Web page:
38 “I have been with you for twenty years now. Your sheep and goats have not miscarried, nor have I eaten rams from your flocks. 39 I did not bring you animals torn by wild beasts; I bore the loss myself. And you demanded payment from me for whatever was stolen by day or night. 40 This was my situation: The heat consumed me in the daytime and the cold at night, and sleep fled from my eyes. 41 It was like this for the twenty years I was in your household. I worked for you fourteen years for your two daughters and six years for your flocks, and you changed my wages ten times. 42 If the God of my father, the God of Abraham and the Fear of Isaac, had not been with me, you would surely have sent me away empty-handed. But God has seen my hardship and the toil of my hands, and last night he rebuked you.”
43 Laban answered Jacob, “The women are my daughters, the children are my children, and the flocks are my flocks. All you see is mine. Yet what can I do today about these daughters of mine, or about the children they have borne? 44 Come now, let’s make a covenant, you and I, and let it serve as a witness between us.”
45 So Jacob took a stone and set it up as a pillar. 46 He said to his relatives, “Gather some stones.” So they took stones and piled them in a heap, and they ate there by the heap. 47 Laban called it Jegar Sahadutha, and Jacob called it Galeed.
48 Laban said, “This heap is a witness between you and me today.” That is why it was called Galeed. 49 It was also called Mizpah, because he said, “May the Lord keep watch between you and me when we are away from each other. 50 If you mistreat my daughters or if you take any wives besides my daughters, even though no one is with us, remember that God is a witness between you and me.”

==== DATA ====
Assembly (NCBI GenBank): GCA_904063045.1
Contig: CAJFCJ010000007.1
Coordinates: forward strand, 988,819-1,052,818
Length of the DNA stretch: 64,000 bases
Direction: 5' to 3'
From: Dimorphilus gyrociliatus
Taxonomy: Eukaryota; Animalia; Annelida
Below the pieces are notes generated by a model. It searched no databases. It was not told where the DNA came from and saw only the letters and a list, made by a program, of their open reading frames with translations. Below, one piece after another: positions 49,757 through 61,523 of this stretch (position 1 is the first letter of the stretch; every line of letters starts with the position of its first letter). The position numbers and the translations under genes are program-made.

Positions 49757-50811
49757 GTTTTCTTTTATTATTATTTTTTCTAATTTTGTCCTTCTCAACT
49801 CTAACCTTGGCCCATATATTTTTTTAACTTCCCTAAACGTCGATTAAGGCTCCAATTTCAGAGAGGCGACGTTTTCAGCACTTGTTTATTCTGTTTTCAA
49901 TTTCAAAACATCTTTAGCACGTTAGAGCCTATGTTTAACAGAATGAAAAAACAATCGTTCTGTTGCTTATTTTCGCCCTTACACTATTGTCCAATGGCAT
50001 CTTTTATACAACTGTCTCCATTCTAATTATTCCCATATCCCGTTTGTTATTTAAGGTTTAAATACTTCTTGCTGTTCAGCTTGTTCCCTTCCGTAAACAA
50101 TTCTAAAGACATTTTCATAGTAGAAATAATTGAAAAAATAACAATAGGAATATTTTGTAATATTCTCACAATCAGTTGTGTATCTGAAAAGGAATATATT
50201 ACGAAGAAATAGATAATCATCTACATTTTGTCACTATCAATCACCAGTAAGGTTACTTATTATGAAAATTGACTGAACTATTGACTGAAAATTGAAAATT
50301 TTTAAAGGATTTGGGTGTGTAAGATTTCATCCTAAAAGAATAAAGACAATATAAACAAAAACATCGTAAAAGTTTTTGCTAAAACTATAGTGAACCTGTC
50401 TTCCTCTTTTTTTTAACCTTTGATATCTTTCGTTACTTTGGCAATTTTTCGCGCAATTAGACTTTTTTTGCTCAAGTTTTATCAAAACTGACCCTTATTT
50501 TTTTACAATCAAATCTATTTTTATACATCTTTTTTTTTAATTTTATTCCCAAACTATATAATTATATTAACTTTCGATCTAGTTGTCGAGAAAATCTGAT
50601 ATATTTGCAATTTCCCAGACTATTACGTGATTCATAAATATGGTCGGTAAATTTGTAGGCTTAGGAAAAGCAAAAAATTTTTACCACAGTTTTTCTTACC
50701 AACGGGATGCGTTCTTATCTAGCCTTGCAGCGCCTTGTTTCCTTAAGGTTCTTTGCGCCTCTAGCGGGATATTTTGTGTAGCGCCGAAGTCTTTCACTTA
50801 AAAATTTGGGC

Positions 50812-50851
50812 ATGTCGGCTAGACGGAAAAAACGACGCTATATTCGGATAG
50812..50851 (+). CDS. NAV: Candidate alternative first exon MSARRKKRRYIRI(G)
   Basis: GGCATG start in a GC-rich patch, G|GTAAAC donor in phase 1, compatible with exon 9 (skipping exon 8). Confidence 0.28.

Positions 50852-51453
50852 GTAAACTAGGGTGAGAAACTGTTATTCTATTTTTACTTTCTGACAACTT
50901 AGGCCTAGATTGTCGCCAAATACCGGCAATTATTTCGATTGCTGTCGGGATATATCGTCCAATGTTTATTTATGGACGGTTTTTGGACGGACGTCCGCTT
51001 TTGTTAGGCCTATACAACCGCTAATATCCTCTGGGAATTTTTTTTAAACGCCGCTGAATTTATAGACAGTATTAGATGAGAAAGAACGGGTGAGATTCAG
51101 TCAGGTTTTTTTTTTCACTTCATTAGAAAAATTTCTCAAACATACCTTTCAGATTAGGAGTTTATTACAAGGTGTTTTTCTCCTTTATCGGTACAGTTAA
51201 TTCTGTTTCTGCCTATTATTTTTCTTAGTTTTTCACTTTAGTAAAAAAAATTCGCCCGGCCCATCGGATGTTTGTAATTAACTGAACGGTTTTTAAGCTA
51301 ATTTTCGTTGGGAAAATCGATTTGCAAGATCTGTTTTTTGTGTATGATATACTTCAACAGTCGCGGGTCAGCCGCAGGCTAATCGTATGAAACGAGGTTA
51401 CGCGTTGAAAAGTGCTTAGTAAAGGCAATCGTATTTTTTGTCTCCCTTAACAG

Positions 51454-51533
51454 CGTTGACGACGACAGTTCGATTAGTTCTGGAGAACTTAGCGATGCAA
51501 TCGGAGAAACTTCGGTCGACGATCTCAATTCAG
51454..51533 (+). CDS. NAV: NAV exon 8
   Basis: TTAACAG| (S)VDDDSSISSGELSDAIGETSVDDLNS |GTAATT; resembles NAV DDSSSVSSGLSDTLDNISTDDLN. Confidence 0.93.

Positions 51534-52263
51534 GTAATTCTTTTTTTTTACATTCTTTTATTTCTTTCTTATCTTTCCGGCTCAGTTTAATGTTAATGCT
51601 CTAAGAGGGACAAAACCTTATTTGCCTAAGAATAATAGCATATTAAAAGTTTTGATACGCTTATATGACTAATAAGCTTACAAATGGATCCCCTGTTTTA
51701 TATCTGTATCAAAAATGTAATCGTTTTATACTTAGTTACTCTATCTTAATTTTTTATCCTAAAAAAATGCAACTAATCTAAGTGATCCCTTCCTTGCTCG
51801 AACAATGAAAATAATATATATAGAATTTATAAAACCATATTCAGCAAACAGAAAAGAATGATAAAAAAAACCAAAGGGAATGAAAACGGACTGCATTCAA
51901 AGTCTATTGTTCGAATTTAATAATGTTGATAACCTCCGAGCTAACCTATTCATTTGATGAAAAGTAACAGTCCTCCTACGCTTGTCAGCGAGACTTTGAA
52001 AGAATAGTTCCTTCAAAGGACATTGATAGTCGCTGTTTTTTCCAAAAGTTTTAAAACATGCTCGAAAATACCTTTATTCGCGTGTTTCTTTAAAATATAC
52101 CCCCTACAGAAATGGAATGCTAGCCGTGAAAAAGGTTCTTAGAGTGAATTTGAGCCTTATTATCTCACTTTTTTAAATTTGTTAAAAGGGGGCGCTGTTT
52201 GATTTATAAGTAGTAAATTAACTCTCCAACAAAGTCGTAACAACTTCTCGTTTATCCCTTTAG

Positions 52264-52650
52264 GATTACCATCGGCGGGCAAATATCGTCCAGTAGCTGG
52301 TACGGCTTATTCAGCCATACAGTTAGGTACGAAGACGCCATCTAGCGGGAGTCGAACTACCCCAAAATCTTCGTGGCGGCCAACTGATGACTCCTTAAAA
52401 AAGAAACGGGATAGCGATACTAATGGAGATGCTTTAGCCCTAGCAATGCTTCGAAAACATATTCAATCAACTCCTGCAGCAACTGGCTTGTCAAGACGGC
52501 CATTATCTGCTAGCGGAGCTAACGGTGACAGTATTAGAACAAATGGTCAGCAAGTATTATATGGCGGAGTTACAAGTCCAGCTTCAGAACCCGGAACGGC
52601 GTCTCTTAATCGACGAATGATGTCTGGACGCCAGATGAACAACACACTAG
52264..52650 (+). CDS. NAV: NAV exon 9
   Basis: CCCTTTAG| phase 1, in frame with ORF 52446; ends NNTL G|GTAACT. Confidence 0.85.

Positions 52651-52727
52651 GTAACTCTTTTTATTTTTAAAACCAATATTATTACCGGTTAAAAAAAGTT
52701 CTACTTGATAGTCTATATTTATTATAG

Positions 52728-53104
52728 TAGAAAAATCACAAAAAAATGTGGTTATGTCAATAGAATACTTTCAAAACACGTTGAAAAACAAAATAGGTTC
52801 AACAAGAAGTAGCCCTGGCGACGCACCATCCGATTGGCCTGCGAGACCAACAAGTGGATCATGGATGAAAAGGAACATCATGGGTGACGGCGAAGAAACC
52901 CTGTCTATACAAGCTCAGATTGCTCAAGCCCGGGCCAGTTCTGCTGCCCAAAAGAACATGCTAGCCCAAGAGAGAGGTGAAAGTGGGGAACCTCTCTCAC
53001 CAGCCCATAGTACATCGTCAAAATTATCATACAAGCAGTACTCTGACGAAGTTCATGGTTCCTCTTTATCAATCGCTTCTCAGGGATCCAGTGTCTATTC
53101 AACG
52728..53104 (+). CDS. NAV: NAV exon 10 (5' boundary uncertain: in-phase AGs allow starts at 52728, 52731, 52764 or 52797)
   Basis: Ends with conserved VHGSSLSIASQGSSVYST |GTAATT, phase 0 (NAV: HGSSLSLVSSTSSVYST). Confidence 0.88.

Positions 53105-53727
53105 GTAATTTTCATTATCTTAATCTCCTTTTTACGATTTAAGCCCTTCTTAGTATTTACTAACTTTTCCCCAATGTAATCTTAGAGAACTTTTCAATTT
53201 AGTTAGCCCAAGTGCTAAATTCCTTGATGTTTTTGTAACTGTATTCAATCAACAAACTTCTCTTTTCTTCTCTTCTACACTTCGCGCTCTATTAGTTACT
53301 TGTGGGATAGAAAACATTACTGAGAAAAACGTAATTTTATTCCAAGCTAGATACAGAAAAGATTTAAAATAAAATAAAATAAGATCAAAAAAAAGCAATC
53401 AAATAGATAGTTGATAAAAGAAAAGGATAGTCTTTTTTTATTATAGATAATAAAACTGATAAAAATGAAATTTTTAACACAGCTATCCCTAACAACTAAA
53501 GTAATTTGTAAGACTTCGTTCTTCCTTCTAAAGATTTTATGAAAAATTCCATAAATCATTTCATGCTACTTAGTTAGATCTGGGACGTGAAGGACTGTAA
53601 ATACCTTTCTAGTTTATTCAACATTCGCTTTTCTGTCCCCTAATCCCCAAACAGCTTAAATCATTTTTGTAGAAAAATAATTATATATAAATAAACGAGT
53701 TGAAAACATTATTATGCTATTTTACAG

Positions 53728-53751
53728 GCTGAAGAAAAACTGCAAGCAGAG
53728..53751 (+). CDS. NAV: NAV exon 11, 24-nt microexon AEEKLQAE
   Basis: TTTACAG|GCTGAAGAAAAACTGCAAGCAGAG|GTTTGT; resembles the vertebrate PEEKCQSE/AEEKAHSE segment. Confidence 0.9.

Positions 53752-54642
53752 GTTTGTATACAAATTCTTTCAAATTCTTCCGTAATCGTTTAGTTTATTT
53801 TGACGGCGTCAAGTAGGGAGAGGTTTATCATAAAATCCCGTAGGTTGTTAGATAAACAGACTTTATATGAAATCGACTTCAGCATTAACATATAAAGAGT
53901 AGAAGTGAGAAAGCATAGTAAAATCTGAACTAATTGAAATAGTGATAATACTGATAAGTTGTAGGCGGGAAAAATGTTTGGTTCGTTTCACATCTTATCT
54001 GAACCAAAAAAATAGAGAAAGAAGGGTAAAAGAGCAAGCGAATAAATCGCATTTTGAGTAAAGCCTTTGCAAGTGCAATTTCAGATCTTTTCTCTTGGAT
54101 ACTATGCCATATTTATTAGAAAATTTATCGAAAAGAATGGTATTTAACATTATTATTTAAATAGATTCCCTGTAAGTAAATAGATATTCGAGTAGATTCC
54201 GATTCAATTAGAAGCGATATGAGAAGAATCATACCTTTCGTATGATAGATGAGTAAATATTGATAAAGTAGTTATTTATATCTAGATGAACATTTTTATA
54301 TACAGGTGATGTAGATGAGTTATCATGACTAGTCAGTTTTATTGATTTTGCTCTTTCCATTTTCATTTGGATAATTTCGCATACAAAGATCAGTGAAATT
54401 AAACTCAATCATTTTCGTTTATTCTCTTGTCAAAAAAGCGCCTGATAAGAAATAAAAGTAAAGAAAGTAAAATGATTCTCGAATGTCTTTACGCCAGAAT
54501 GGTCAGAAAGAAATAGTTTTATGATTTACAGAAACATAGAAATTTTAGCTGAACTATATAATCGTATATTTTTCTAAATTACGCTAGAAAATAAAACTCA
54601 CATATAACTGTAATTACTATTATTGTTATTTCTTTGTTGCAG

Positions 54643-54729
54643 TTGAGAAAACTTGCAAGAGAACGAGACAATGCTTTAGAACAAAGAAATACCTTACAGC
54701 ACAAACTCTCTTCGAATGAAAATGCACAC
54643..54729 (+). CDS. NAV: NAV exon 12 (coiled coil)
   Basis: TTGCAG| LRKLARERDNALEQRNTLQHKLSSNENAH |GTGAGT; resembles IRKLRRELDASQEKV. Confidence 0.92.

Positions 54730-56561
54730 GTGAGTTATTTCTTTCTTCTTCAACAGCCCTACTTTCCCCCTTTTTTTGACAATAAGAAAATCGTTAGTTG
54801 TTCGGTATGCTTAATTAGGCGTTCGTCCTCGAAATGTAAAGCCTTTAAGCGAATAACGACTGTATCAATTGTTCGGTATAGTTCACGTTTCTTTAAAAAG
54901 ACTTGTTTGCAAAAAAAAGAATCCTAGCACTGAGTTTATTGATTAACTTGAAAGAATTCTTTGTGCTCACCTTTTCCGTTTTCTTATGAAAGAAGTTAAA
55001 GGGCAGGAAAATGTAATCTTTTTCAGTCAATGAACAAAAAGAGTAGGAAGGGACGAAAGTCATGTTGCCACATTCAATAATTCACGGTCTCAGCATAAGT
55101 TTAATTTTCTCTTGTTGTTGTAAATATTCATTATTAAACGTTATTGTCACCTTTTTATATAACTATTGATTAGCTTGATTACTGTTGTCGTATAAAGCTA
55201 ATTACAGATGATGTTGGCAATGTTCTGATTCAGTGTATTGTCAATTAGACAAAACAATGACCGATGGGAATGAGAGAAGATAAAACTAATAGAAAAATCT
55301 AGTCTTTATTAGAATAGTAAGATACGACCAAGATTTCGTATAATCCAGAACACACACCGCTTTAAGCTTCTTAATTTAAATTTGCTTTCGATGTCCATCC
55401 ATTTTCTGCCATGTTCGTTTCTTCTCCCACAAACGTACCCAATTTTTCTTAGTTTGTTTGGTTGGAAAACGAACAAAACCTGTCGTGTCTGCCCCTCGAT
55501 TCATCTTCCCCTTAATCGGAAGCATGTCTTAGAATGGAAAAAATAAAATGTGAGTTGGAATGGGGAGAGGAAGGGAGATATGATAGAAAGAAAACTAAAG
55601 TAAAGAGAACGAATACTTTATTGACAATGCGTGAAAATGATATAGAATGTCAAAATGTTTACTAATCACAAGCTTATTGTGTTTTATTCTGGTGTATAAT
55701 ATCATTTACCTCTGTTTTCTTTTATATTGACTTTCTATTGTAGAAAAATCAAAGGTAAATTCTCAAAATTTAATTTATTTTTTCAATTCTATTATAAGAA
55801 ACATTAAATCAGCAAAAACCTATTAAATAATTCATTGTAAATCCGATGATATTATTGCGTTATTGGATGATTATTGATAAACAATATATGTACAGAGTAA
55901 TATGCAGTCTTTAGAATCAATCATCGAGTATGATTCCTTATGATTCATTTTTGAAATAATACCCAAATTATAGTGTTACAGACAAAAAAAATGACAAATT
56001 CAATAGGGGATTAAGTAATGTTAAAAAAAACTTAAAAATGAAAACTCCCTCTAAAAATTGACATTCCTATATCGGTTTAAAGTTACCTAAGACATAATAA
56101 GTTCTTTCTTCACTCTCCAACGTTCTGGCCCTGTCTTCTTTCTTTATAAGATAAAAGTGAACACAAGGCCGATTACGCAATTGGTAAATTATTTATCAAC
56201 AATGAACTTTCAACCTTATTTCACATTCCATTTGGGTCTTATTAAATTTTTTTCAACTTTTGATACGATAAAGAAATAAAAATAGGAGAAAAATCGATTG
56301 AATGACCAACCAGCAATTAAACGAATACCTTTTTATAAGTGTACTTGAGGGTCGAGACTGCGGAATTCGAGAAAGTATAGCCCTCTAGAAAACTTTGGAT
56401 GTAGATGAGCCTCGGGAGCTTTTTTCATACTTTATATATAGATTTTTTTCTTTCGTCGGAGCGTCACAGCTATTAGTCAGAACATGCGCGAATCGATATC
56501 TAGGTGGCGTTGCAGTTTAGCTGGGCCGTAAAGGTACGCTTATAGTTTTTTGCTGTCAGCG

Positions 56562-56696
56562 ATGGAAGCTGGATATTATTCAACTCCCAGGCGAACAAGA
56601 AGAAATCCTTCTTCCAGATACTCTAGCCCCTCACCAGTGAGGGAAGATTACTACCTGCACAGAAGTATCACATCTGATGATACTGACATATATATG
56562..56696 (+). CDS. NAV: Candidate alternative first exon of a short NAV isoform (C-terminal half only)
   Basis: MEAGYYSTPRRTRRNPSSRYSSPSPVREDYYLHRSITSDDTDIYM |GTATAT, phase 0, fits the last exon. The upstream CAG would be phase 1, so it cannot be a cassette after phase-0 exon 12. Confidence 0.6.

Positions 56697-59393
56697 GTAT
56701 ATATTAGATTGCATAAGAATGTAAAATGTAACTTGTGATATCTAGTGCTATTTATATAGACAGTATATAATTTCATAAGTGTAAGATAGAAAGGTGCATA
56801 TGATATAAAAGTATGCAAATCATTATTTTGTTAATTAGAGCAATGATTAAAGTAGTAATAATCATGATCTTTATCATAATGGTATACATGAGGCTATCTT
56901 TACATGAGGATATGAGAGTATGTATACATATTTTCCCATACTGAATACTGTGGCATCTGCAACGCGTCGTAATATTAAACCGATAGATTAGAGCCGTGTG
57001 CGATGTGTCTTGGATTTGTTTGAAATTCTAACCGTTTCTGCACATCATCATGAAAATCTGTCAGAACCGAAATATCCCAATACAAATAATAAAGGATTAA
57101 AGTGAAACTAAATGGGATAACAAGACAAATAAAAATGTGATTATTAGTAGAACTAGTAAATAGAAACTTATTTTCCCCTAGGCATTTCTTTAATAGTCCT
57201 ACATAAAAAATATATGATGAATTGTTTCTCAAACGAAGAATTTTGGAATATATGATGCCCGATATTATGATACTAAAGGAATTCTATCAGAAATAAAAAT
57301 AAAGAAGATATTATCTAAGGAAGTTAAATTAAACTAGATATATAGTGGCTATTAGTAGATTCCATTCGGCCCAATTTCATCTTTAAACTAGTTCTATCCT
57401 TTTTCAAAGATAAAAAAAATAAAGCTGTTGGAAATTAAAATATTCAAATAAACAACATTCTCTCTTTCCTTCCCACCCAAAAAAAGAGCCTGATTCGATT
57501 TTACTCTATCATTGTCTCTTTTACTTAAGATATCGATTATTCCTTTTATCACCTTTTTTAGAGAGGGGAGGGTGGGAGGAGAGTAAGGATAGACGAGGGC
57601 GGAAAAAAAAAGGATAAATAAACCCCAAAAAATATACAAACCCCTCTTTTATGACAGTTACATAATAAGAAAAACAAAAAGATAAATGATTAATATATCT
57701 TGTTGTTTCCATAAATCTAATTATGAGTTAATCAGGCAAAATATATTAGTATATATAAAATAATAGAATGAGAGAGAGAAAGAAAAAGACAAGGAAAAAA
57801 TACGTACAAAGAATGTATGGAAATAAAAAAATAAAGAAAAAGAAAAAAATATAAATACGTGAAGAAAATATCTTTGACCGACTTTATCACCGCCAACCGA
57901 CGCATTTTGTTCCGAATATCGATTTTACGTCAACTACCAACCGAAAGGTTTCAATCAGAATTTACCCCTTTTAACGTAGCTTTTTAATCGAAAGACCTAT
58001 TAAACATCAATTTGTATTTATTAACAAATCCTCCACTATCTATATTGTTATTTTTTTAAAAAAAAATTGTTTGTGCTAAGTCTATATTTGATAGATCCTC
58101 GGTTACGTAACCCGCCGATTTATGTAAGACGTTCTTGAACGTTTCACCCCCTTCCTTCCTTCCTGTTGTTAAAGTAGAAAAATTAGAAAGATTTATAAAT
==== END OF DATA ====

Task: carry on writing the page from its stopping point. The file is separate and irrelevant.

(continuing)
51 Laban also said to Jacob, “Here is this heap, and here is this pillar I have set up between you and me. 52 This heap is a witness, and this pillar is a witness, that I will not go past this heap to your side to harm you and that you will not go past this heap and pillar to my side to harm me. 53 May the God of Abraham and the God of Nahor, the God of their father, judge between us.”
So Jacob took an oath in the name of the Fear of his father Isaac. 54 He offered a sacrifice there in the hill country and invited his relatives to a meal. After they had eaten, they spent the night there.
55 Early the next morning Laban kissed his grandchildren and his daughters and blessed them. Then he left and returned home. Genesis 31:38-55
Laban and Jacob called an official truce to their internal feuding. Truces exist to prevent war and to maintain a peaceful co-existence with someone else. As we go through the Old Testament we’ll see numerous examples of one king approaching another king to set up a peace treaty.
When people ask heads of state what they want for Christmas, more often than not, they say “Peace on Earth.” Interesting, isn’t it?
Peace in our day is elusive and complex, especially when one side doesn’t want peace at all and is yelling Death to Israel!, Death to America! And those are some of the countries we know about. Consider any number of warring African nations. There is no peace nor is there a desire for peace.
Ultimately, the internal peace we have from a relationship with Jesus Christ allows us to have peace on the outside.
Sometimes, though, that peace on the inside can erode because of life events. You lose your peace and joy and contentment.
Somebody reading this right now is experiencing that turmoil inside. You don’t have the peace you once had. You don’t have that joy.
Fortunately, you can reclaim all of that. The Holy Spirit is our Comforter and wants us to reach out.
Draw close to God and He will draw close to you. James 4:8